Hybrid cloud is an enterprise IT environment where the organization mixes and matches private cloud and public cloud infrastructure. This allows them to combine the online capability of a public cloud with the on-premises security of a private cloud. It offers businesses greater flexibility in where they host resources, enabling them to run classified applications or mission-critical workloads on the private cloud, while maintaining the ability to access resources like SaaS and IaaS on the public cloud.
Hybrid Cloud Most Popular in the Enterprise
A year ago, RightScale surveyed 1,002 technical professionals across a broad cross section of organizations about their adoption of cloud computing. The results of the research was published in their 2017 State of the Cloud Report. It showed that hybrid cloud is the most popular architecture in the enterprise at the moment. It also showed that it is changing rapidly and that while private cloud adoption is decreasing, public cloud adoption is increasing.
At the end of last year when we looked at cloud trends for 2018, we saw that the move to hybrid would continue as enterprises use cloud technology to get work done. Executives across many industries have realized that they need to allow users to securely access data efficiently without having to request authorization from multiple systems and to build infrastructure so their teams are fully equipped to handle big data analytics.The easiest way to do that is using hybrid clouds. “The hybrid cloud is popular because moving to the public cloud makes sense for a multitude of reasons — it's more cost-effective, flexible and more conducive to innovation at speed and scale — but large enterprises cannot simply go all-in overnight, says Venkat Ramasamy, Chief Operating Officer at Austin, Texas based FileCloud. He also adds that as enterprises are offered more migration possibilities it makes sense to move to public clouds to make the best use of existing investments in private clouds, as well, of course, as to take advantages of the public cloud to drive innovation.
Public, Private And Hybrid Clouds
What is the different between public and private cloud? Public cloud is a setup where computer infrastructure such as servers and services such as e-mail are shared among many companies. Ramasamy offers the real world analogy of public transportation or a taxi, where you don’t own the vehicles and you will pay only for the time that you use them. In the case of public clouds, companies can access computer resources within minutes rather than waiting for weeks to acquire a new server. However, if computer infrastructure is owned and operated by a company for its proprietary use, then it is considered private cloud. In this case, the analogy could be owning a car. Unlike public transport, the user has to pay for the car upfront (and maintenance) even for the days they don't use it.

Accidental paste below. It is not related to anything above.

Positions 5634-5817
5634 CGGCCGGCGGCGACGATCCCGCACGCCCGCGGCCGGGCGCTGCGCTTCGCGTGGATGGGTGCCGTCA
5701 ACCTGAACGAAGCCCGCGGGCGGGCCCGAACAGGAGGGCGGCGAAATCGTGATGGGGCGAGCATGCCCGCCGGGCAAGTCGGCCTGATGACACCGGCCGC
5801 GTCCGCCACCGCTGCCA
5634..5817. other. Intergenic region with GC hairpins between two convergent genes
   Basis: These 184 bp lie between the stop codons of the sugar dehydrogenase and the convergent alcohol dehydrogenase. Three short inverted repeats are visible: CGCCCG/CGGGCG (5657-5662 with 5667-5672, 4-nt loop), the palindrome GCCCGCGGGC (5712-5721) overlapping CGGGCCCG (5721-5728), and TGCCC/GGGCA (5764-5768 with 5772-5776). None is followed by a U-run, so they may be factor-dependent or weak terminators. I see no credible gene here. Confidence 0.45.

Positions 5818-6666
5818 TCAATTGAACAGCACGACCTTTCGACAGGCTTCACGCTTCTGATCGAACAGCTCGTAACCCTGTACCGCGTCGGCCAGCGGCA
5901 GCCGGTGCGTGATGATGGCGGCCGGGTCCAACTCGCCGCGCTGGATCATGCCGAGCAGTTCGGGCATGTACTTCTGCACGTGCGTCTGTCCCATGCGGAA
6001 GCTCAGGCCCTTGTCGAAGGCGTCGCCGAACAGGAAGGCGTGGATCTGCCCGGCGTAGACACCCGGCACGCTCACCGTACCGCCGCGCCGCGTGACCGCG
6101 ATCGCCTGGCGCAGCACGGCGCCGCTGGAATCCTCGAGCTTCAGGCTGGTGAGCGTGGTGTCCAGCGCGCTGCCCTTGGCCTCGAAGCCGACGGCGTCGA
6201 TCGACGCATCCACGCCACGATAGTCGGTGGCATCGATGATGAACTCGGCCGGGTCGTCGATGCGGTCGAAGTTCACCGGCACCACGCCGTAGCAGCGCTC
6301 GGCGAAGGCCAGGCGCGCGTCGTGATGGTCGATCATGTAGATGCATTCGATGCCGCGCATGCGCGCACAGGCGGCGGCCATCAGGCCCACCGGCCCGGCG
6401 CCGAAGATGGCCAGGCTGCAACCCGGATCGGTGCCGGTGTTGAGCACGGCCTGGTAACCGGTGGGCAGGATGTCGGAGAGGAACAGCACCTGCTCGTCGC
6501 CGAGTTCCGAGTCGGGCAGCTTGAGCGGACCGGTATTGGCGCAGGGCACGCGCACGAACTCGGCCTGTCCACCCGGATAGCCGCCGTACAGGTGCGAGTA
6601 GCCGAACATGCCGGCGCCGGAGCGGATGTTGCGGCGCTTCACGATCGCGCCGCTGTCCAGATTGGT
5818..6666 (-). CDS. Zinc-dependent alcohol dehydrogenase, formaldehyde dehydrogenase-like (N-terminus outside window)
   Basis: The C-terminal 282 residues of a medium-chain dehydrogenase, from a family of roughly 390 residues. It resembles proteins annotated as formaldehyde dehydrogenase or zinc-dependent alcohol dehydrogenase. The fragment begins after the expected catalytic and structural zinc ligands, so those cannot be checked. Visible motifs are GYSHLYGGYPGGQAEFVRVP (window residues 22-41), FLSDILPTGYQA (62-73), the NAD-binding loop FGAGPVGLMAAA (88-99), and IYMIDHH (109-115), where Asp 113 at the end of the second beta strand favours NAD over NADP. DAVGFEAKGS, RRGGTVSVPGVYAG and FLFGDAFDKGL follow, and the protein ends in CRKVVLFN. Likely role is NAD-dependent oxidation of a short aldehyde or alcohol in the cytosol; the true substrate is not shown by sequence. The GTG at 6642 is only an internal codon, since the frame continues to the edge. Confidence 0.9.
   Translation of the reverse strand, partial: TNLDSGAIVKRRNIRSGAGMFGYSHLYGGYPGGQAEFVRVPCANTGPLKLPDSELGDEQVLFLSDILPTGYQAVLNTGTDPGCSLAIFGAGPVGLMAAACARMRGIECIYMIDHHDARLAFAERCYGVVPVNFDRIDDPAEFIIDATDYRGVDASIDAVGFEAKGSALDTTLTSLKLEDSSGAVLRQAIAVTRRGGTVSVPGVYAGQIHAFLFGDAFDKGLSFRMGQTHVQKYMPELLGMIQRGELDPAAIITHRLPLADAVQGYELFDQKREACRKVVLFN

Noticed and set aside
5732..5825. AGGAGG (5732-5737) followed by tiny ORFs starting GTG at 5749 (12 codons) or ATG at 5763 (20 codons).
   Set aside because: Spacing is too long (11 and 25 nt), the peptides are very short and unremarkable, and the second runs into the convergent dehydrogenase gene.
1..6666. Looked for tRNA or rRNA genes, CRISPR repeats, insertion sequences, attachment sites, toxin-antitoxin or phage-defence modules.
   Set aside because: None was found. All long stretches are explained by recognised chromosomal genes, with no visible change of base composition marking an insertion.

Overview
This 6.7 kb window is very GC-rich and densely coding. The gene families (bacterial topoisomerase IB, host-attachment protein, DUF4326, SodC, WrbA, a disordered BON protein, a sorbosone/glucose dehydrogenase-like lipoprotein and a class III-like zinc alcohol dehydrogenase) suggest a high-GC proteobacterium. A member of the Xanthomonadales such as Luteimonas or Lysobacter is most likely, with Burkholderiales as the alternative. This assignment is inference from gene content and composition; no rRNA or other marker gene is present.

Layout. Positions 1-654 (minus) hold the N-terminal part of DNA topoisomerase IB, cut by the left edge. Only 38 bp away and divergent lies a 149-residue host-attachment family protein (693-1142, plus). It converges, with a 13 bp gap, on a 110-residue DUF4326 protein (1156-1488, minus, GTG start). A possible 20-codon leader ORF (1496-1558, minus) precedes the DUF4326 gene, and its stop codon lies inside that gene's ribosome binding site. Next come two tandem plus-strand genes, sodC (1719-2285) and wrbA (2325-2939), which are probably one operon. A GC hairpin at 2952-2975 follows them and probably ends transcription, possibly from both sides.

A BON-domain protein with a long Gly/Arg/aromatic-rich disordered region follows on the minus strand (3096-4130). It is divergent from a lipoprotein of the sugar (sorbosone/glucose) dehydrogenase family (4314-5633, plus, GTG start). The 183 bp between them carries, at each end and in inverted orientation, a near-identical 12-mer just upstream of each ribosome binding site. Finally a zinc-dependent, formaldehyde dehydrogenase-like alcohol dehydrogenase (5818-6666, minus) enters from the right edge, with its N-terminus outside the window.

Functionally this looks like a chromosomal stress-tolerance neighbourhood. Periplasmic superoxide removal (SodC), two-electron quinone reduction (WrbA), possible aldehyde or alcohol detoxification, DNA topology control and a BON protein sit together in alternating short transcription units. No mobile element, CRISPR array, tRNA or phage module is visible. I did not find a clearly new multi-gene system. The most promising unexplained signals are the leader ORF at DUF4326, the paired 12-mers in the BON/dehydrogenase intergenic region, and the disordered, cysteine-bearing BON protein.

When companies mix and match private cloud and public cloud infrastructure to solve their unique needs, then such a set-up is called a hybrid cloud. The context and technology decisions are driven by cost, government regulation, performance, technological complexity, and security.
Adam Stern, founder and CEO of Los Angeles-based Infinitely Virtual points out that there is a great deal of confusion about hybrid cloud and even the terminology around it. “Even though I believe hybrid is generally the way to go, the term “hybrid cloud” has been stripped of any real meaning. The truth is, everything is hybrid now. It’s akin to having a conversation about breathing oxygen,” he said.
He also shares that the terminology is misleading and has long since ceased to describe anything specific. Organizations have been shifting workload to the Internet virtually forever, no pun intended. Public compute space and private compute space have coexisted for a generation.“Compute on-premises, store off-premises — we’ve all been there and done that,” he says.
Migrate Or No?
If a lot of companies are already using cloud(s) there is still considerable debate as to what enterprise computing assets and data should be moved to the cloud. Ramin Sayar, CEO of Redwood City, California based Sumo Logic pointed out that this has been an ongoing problem over the past few years specifically, around which cloud model is the most cost effective, secure and scalable. “One thing is for certain — the cloud is the present (and future) of enterprise IT, and legacy companies continuing to predominantly or solely house their infrastructure on-premises to support existing or new modern applications will become increasingly irrelevant in a few years...” he said.